3.       AS most commonly occurs after dilation and curettage during or shortly after a pregnancy. However, diagnostic curettage may also lead to AS. Ignorance about this continues. I’ve heard several doctors who are not experts on AS and probably haven’t read the literature on it claim that the condition only occurs where there has been pregnancy and never in its absence. This old belief has been proven to be untrue. Interestingly, Dr March mentions that curettage used to be used during laparoscopy to investigate infertility, observing that this probably caused more harm than good. It is very refreshing to hear doctors reflect on their predecessors’ or colleagues’ mistakes and admitting that sometimes what seems like a progressive approach turns out to be a step backwards.

4.       There is no evidence that uterine malformations such as Mullerian anomalies are more prone to developing adhesions, even though there is very strong evidence that the two are associated. He points out that the correlation can be explained by the high miscarriage rate- and subsequent D&Cs- among this group of women. Another reminder that correlation is not evidence of causation. The bottom line is that injury from surgical trauma (or TB in some countries) is what causes AS, and there is a tendency for some authors to mystify the condition by neglecting the obvious associated risk factor i.e. women with Mullerian anomalies tend to have more D&Cs which lead to AS.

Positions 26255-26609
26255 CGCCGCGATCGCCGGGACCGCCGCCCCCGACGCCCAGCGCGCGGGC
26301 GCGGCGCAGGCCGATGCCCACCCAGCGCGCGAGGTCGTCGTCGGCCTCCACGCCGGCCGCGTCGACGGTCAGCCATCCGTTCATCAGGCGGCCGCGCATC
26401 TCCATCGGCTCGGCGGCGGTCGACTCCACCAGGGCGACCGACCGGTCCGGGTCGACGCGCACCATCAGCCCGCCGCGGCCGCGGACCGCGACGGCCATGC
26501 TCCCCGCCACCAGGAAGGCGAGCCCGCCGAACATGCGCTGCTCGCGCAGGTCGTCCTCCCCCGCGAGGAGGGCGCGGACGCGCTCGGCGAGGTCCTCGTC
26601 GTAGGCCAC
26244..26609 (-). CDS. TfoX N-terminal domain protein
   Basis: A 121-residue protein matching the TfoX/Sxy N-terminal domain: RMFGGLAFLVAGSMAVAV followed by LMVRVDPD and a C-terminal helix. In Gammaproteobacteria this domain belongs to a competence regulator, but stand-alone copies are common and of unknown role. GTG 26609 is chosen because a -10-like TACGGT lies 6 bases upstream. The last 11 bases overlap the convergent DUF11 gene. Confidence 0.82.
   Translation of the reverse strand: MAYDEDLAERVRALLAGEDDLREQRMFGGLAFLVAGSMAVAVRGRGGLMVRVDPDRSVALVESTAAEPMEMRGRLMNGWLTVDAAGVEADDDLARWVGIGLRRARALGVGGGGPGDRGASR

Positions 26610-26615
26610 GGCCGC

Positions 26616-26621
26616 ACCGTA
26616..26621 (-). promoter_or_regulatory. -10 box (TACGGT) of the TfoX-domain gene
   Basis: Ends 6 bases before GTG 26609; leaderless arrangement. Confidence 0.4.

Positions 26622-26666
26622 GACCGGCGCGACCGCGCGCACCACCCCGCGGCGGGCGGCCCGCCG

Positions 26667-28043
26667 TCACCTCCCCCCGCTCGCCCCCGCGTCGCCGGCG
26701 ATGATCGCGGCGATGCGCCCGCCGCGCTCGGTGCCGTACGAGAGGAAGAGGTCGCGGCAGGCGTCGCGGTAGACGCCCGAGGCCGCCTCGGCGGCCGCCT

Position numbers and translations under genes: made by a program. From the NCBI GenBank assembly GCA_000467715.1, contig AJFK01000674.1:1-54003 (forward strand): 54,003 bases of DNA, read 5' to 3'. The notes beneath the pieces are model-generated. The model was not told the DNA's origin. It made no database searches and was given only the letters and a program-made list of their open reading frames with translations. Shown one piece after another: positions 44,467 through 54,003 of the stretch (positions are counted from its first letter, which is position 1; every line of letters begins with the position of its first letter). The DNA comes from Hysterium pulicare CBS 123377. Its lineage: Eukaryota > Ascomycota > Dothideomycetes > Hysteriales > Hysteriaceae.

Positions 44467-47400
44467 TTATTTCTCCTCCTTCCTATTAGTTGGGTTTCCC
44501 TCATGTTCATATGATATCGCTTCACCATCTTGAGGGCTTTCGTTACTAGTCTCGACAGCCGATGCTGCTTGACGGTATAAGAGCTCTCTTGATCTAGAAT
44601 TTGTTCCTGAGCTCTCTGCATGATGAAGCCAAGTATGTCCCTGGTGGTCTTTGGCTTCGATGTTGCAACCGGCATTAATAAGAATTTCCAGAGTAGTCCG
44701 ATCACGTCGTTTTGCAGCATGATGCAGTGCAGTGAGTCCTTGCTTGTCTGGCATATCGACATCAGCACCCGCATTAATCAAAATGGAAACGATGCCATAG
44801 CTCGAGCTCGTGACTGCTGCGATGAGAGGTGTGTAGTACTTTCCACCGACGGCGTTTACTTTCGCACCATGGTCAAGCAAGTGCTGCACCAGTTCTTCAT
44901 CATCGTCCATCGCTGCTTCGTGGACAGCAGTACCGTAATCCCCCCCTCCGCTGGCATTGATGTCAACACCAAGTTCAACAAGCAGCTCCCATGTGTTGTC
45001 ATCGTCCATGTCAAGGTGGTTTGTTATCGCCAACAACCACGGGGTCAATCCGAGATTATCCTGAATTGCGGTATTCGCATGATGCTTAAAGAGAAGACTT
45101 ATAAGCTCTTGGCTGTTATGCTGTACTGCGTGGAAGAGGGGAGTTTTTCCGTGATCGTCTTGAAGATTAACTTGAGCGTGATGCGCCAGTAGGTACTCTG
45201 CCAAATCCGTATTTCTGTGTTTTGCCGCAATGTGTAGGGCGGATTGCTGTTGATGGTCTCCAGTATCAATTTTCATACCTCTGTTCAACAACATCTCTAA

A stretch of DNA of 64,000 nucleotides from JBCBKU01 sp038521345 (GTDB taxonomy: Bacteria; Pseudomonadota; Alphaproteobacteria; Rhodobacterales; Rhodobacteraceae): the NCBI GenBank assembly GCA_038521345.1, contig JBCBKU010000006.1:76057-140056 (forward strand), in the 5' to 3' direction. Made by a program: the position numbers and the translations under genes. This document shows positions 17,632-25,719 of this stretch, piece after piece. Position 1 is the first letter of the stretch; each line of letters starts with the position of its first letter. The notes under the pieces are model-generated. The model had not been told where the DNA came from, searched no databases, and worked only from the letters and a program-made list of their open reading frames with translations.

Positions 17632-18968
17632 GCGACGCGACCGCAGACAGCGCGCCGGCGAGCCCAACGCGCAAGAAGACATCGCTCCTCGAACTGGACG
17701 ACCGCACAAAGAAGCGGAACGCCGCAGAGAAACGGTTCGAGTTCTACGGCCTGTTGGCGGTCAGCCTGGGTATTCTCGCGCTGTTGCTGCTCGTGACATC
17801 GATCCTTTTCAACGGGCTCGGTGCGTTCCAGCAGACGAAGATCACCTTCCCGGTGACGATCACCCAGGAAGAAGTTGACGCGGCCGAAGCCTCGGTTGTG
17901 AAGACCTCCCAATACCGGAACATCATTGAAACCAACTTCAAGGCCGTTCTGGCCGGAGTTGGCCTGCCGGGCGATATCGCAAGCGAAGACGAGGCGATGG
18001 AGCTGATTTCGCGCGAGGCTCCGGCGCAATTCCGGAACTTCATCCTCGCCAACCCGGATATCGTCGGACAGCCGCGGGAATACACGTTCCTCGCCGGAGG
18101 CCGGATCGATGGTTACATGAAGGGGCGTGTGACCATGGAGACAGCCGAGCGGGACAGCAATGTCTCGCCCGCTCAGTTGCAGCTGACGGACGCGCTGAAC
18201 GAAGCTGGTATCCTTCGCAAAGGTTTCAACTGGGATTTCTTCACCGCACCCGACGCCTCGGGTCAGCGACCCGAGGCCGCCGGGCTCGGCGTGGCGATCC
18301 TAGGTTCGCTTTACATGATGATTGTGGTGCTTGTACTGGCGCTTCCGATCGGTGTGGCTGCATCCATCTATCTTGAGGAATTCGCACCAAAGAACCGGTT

5.       There is no evidence that infection leads to AS. Dr March notes that infections occurred in less than 1% of his patients. The Polishuk case series (2) showed that among 171 women who underwent C-sections, of the 28 who had severe endometritis, none developed de-novo adhesions (the one patient who did develop cervical adhesions already had a previous history of AS from several miscarriages treated by D&C (her AS was also ‘treated’ by D&C).  Furthermore, there are no studies whatsoever that show any evidence that endometritis alone leads to AS.